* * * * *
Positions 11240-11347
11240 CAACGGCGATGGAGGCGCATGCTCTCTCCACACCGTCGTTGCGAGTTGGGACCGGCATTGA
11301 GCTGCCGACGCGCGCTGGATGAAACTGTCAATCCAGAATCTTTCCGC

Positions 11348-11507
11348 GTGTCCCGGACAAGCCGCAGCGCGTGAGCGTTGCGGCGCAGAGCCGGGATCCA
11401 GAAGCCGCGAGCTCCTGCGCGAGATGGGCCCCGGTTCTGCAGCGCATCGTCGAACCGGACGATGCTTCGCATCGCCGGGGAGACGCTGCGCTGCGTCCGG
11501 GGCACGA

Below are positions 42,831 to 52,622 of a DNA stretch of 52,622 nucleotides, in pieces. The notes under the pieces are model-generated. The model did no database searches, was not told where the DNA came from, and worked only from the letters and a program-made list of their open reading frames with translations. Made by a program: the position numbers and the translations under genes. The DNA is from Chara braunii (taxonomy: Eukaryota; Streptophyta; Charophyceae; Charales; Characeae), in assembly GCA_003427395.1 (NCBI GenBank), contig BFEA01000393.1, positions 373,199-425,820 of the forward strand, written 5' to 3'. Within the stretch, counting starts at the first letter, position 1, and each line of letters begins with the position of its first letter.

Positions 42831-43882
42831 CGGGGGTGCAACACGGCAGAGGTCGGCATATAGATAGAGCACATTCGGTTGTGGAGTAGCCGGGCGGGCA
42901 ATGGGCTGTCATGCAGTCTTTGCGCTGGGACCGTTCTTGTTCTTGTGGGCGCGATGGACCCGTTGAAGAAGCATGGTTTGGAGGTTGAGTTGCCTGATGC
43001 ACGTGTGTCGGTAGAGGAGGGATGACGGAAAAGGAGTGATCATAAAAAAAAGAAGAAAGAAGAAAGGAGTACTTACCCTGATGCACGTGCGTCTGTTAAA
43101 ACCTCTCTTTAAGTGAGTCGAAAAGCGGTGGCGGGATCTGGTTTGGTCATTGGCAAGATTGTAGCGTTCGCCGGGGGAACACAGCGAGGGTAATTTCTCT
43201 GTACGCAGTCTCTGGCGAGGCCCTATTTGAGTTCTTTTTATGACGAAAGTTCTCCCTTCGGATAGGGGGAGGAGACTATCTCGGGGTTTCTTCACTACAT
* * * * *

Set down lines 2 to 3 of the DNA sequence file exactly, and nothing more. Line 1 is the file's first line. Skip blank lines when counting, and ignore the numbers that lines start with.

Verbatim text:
11240 CAACGGCGATGGAGGCGCATGCTCTCTCCACACCGTCGTTGCGAGTTGGGACCGGCATTGA
11301 GCTGCCGACGCGCGCTGGATGAAACTGTCAATCCAGAATCTTTCCGC